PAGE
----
All throughout those two weeks, while passion from both sides was high, instead of having a dialogue about it, we saw many people on both sides of the aisle receive a number of biased incidents. That includes myself. Following voting in favor of tabling the resolution, I expected to receive e-mails that would express disappointment or ask me to reconsider my position.
As a representative, all students have a right to send me their questions and concerns with regard to my voting. What I did not expect were some e-mails and a personal altercation from those claiming that they knew where I lived, that raised concern that my safety would be in question and I subsequently reported it to DPS.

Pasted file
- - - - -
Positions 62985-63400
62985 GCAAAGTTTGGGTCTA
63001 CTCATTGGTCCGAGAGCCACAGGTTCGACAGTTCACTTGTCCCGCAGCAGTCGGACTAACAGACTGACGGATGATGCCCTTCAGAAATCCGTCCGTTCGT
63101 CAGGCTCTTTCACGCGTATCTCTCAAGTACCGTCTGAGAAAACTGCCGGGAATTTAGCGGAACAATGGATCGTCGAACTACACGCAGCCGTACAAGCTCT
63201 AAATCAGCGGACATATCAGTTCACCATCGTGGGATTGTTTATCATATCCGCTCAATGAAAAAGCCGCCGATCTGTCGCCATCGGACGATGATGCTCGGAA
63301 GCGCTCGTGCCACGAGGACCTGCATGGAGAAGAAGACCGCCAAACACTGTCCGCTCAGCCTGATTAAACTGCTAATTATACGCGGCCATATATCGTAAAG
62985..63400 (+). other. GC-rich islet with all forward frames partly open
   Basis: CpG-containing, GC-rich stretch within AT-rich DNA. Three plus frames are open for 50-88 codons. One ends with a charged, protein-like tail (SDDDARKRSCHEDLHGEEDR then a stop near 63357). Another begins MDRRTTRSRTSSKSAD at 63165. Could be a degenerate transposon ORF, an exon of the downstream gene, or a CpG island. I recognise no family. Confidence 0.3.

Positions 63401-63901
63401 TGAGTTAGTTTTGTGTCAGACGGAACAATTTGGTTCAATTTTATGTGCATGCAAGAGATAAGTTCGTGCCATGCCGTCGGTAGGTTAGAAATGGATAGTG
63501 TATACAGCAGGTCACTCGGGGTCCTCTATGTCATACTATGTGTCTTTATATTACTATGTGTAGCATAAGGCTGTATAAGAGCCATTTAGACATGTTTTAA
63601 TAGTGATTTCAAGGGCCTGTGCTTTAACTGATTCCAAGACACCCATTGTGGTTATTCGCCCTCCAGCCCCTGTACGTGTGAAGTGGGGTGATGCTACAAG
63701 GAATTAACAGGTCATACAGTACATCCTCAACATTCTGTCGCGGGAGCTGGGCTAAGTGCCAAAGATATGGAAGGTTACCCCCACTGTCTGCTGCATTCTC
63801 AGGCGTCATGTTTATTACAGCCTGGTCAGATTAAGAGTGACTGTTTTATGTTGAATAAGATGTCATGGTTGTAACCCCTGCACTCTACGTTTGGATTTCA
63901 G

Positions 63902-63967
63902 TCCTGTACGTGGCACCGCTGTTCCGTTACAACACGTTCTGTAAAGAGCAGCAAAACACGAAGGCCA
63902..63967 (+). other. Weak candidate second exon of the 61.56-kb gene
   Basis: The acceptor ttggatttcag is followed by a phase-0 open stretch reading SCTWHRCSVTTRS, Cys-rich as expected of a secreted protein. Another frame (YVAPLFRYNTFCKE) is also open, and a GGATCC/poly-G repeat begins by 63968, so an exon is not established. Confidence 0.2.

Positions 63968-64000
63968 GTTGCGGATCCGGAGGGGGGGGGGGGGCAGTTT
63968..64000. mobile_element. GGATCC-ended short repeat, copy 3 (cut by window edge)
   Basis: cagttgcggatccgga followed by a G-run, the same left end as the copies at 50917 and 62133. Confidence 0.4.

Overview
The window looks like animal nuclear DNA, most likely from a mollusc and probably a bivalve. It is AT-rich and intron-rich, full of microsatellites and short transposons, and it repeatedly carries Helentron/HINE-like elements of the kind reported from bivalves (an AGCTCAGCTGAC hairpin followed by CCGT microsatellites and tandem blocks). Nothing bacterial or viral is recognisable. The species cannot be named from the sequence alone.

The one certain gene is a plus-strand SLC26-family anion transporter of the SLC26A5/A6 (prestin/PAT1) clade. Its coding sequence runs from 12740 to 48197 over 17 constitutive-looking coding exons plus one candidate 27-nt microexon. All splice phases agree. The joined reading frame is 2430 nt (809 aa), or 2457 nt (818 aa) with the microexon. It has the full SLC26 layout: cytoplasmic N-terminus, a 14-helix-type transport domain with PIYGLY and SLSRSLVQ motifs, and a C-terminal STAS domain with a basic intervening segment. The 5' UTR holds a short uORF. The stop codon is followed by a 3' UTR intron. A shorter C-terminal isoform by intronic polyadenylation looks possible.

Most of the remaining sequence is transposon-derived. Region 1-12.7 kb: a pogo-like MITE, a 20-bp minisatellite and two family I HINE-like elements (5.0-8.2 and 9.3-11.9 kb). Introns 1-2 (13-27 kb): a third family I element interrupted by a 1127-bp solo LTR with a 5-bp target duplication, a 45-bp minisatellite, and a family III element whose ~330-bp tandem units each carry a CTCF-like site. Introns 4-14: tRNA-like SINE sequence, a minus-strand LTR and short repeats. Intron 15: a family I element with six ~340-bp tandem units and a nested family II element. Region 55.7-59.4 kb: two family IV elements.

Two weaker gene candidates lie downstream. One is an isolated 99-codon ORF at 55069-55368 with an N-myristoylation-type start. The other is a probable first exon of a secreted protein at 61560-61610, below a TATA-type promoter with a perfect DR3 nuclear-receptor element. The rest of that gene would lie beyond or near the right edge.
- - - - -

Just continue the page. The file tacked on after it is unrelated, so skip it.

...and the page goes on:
I was equally outraged that it was implied that those within SAFE’s leadership were terrorists; this was done by biased websites and social media photos used to skew SAFE’s character. This does not unite a campus on how to confront this conflict. Knowing that I wasn’t alone in this experience, both at Michigan and many other universities where this kind of resolution was brought up, I felt that the movement’s history involved too much controversy and reared from the peaceful movement it aimed to achieve.
Many who feel passionately about this issue are especially drawn to the recent events that have happened in Gaza and the expansion of settlements in the West Bank. Like millions across the world, I was horrified by the persistent casualties and the fear millions of Israelis and Palestinians face on a daily basis. No one should take lightly how and why that conflict began. No one who truly seeks peace sees a permanent occupation of territories as a way to end this conflict.